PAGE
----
Different situations call for different approaches in leadership. In Daniel Goleman’s Harvard Business Review article, he outlines six leadership styles- each one having a distinct effect on the working atmosphere of a company, division, or team, and in turn on its financial performance.  

Leadership is a behavior enacted through communication, and one thing that is greatly associated with effective leadership is communication skills. It is important for managers, team leaders and directors to effectively lead their subordinates, especially since every single task corresponds to an effect, big or small, on the company’s financial standing.

Let us examine these six leadership styles and see how communication impacts the effectiveness of each one.


  • Visionary. A visionary leader must be able to convey the organization or team’s goals and objectives to the employees. The leader needs good public speaking skills in order to build rapport with the audience. Messages must also be very clear and concise to avoid misinterpretations. Although it may seem like a one-way communication situation, this style requires the leader to involve the audience, listen to them  and give them freedom to experiment and innovate.
  • Coaching. This one-on-one style focuses on developing individuals, which means that communication should always be two-way. Although this style asks the leader to be encouraging to his/her subordinates, the leader must still be able to maintain a power distance.
  • Affiliative. This style emphasizes the importance of teamwork, and creates harmony in a group by connecting people to each other. This style is usually used in flat organizational structures where everyone works in teams. In this style, it is important to clearly set limitations and boundaries to make the employees understand that there are still some rules to follow.
  • Democratic. This style works best when the direction the organization should take is unclear, and the leader needs to tap the collective wisdom of the group. Discussions should encourage participation since this is all about soliciting ideas and solutions from the team. However, since this process requires a lot of opinions to be taken into consideration, the leader should be open-minded, honest, and objective in his interactions.
  • Pacesetting. In this style, the leader sets high standards for performance. This style is not always encouraged, but some situations in the workplace still require this kind of leadership. In these cases, power distance must be maintained. Feedback should also be encouraging but still honest so as not to lower the morale of the team.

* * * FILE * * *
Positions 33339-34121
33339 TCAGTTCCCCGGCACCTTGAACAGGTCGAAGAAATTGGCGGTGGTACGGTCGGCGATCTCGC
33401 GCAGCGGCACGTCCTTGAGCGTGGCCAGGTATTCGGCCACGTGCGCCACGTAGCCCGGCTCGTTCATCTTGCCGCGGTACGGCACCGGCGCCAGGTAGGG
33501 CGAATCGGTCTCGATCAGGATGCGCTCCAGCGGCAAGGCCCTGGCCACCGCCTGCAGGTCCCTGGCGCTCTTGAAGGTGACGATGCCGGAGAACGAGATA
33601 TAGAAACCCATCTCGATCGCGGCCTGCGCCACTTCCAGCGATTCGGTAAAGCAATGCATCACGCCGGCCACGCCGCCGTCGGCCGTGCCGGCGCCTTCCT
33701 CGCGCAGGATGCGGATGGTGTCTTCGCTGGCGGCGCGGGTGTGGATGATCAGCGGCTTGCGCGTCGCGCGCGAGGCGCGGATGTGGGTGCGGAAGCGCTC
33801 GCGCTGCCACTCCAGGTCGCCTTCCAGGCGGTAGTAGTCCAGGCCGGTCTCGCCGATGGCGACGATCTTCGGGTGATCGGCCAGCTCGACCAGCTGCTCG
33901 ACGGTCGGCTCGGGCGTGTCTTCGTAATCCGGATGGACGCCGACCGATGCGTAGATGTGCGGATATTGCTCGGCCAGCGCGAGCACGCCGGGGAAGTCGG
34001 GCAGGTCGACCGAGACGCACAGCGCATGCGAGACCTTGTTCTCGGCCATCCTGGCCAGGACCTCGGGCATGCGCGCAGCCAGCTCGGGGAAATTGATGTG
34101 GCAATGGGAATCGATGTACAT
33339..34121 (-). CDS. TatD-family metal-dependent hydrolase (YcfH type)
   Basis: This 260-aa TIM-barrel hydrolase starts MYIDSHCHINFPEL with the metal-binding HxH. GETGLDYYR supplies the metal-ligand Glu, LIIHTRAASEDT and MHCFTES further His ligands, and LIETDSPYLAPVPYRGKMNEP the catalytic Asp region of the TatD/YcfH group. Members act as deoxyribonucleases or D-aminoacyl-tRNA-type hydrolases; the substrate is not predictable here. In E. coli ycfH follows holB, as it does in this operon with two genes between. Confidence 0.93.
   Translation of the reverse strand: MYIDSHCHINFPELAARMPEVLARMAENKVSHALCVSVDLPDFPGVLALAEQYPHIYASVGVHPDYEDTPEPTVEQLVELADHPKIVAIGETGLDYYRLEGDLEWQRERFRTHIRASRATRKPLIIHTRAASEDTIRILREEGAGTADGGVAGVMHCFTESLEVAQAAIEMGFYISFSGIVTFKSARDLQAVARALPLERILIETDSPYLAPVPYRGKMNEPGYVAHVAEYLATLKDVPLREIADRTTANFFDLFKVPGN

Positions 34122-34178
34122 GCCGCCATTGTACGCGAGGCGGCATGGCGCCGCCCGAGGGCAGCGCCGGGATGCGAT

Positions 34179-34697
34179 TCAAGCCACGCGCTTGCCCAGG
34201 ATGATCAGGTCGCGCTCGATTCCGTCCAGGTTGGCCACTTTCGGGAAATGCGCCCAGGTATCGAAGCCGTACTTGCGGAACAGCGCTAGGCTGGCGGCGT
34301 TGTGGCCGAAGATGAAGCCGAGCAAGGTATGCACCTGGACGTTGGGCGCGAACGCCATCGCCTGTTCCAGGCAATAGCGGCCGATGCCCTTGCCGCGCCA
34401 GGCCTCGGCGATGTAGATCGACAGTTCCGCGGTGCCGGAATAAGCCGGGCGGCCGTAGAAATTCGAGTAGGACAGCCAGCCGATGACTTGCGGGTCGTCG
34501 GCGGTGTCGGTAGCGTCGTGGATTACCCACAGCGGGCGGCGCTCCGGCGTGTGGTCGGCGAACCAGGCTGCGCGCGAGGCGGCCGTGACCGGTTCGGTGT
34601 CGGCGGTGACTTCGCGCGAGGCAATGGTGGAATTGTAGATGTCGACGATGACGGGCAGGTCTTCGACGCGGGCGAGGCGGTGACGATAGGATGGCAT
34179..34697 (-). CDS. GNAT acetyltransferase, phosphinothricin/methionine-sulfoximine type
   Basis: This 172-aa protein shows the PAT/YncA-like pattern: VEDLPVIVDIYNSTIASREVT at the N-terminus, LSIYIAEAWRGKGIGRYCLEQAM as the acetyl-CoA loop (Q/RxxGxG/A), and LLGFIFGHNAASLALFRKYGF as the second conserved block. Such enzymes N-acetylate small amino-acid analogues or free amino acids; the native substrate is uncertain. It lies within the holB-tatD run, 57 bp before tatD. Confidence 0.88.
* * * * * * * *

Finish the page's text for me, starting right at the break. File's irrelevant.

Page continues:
• Commanding. This is classic model of “military” style leadership – probably the most often used, but often the least effective. Like the pacesetting style, this is only needed in specific situations like a crisis or other pressing issues that need to be tackled. When a leader does use this style, communication should be authoritative for it to be effective. The messages must be brief but clear.


There is really no right or wrong style of leadership; an effective leader is a leader who can adapt their style to whatever the situation may require. Moreover, what these styles all have in common is the need for communication competence.

As stated in Paul Madlock’s study for West Virginia University, there is a strong and positive relationship between supervisor leadership style and employee communication satisfaction. Since success in leadership is determined by its effect on the employees, people in positions of authority are challenged to hone their communication skills through training and practice.

A leader cannot adapt and switch between communication styles if they are not  good communicators first and foremost. A lot of organizations prefer industry experts over good communicators when choosing among candidates for a managerial position. The most beneficial option for the company would be to choose someone who is both. If not, choose the industry expert but do not stop there.

There are ways to mold experts into expert leaders, such as communication training available right now that can be customized to include materials on transformational ideas about management, and incorporate real-life situations that are exclusive to the organization’s industry and culture. Communication training can be the difference between a knowledgeable leader and an effective leader.

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